Structure Type: built works - public buildings - schools - high schools

Designers: Bliss, G.S., Building Contractor (firm); Marsh, Norman Foote, Architect (firm); Guy S. Bliss (building contractor); Norman Foote Marsh (architect)

Dates: constructed 1908-1909

2 stories

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East Harvard Street and South Louise Street
Glendale, CA 91205

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The school was located at 900 5th Street in 1917.


The cornerstone for this new high school was laid on 11/27/1908. The school was to serve students from the neighboring towns of Tropico, Burbank, Ivanhoe, Eagle Rock, La Crescenta and La Canada, as well as Glendale, CA. It operated as the union high school until 1924, when a newer and larger facility was erected 1440 East Broadway in Glendale.

Building History

Glendale's first high school classes met at the Glendale Hotel in 1901. Administrators collected enough revenue to a new school in 1902 located at what would become Broadway and Brand Boulevard. Rapid growth in the district necessitated planning for this third high school on 5th Street. Norman Foote Marsh was selected to provide the design. According to an article in the Los Angeles Times, "Norman F. Marsh is the architect. He is also the architect of the South Pasadena High School building, regarded by educators as one of the best arranged in the country." (See "Classical Architecture Used in Designing New High School,"Los Angeles Times, 09/06/1908, part V, p. 20.) Marsh collaborated with G.S. Bliss, building contractor. In 09/1908, school officials estimated the total cost of the building at $52,000.

This Los Angeles Times article sketched out the floor plan of the building: "The building will be a beautiful two-story classic structure, located on Fifth street, one block from Brand boulevard in Glendale, and occupies a block of land 320 feet on Fifth street and extending north to south a distance of 590 feet. The building over all is 90x131 feet. There is a basement under the entire structure. Entrance will be by a wide flight of stairs into a vestibule twenty-five feet wide, and then directly into the main corridor extending the length of the building. In this corridor will be the lockers of the students, arranged along the walls, thus doing away with the old-time cloakrooms, and incidentally preventing the loss of numerous articles. The main floor will contain a suite for the principal, and another for the teachers. Three large recitation rooms will open off the corridor, averaging in size 27x29 feet each. A library 17x28 feet, and a study room with accommodations for 100 pupils are also on this floor. The main auditorium, with a seating capacity of 450, and a stage with dressing-rooms at one end, occupies the greater part of one side of the structure on this floor also. The basement will be utilized as a gymnasium and athletic department. The domestic science room, and the sloyd department will be there also, as well as girls' and boys' lunchrooms, with a buffet kitchen connecting, the usual toilets and bicycle rooms, and the heating and ventilating plant. The second floor will be occupied by the scientific departments. There will be chemical, physical and biological laboratories, and a lecture room seating 150 pupils. The recitation rooms and two private laboratories for physics and chemistry are located on this floor in connection with this department. The commercial department with rooms for typewriting, and the commercial courses, and the art department, with classrooms for the mechanical drawing and freehand classes, and a dark room for photographic work are provided for in the plan." (See "Classical Architecture Used in Designing New High School,"Los Angeles Times, 09/06/1908, part V, p. 20.) The "sloyd department" was an earlier term for manual arts training. In 1913, two additional buildings were erected on three new acres added to the school grounds, one for Household Arts and the other for Mechanics, both buildings also designed by Norman F. Marsh. (See "Glendale Union High School Buildings Notice to Contractors," Southwest Contractor and Manufacturer, vol. XIII, no. 1, 05/09/1914, p. 28.)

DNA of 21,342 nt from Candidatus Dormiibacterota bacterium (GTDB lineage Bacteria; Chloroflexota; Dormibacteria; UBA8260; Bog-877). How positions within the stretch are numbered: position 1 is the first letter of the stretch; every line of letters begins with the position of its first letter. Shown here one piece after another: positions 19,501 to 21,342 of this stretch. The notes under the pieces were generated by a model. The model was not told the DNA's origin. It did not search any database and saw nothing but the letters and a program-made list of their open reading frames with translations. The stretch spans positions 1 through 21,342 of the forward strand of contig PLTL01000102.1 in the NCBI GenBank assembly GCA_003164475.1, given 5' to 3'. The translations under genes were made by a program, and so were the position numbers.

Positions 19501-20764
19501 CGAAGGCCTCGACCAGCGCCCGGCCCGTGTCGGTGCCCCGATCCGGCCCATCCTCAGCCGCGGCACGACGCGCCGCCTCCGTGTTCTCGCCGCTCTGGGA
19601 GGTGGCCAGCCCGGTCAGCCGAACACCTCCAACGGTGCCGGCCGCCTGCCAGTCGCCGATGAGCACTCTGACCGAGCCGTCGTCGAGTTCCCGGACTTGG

The building's exterior and HVAC equipment were also briefly described: ""The exterior finish is to be of buff pressed brick, with staff composition ornamentations. The building will be heated by steam and ventilated by a fan system. The recitation periods will be regulated by a programme clock." (See "Classical Architecture Used in Designing New High School,"Los Angeles Times, 09/06/1908, part V, p. 20.)

Building Notes

George U. Moyse served as Principal of Glendale High School from about 1902 until at least 1917. he graduated with a A.B. degree from the University of California, Berkeley (UCB), in 1898.


The Glendale Union High School #2 was razed. The Glendale Central Library was built on its site.

PCAD id: 21880